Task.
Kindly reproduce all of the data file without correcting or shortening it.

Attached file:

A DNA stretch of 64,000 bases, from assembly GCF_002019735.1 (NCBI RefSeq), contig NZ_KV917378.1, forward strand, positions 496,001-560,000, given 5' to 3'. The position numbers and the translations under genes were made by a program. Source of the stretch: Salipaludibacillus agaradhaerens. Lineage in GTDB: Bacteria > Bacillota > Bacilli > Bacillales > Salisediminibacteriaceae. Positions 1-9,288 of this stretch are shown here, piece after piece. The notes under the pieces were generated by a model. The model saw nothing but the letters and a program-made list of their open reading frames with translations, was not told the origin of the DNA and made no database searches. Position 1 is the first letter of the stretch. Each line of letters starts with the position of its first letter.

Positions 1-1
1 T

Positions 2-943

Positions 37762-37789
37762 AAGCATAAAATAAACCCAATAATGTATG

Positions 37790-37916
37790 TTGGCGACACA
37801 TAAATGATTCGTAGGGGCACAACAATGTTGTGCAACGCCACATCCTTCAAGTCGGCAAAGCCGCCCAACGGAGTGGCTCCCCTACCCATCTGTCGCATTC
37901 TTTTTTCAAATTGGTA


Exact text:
A DNA stretch of 64,000 bases, from assembly GCF_002019735.1 (NCBI RefSeq), contig NZ_KV917378.1, forward strand, positions 496,001-560,000, given 5' to 3'. The position numbers and the translations under genes were made by a program. Source of the stretch: Salipaludibacillus agaradhaerens. Lineage in GTDB: Bacteria > Bacillota > Bacilli > Bacillales > Salisediminibacteriaceae. Positions 1-9,288 of this stretch are shown here, piece after piece. The notes under the pieces were generated by a model. The model saw nothing but the letters and a program-made list of their open reading frames with translations, was not told the origin of the DNA and made no database searches. Position 1 is the first letter of the stretch. Each line of letters starts with the position of its first letter.

Positions 1-1
1 T

Positions 2-943

Positions 37762-37789
37762 AAGCATAAAATAAACCCAATAATGTATG

Positions 37790-37916
37790 TTGGCGACACA
37801 TAAATGATTCGTAGGGGCACAACAATGTTGTGCAACGCCACATCCTTCAAGTCGGCAAAGCCGCCCAACGGAGTGGCTCCCCTACCCATCTGTCGCATTC
37901 TTTTTTCAAATTGGTA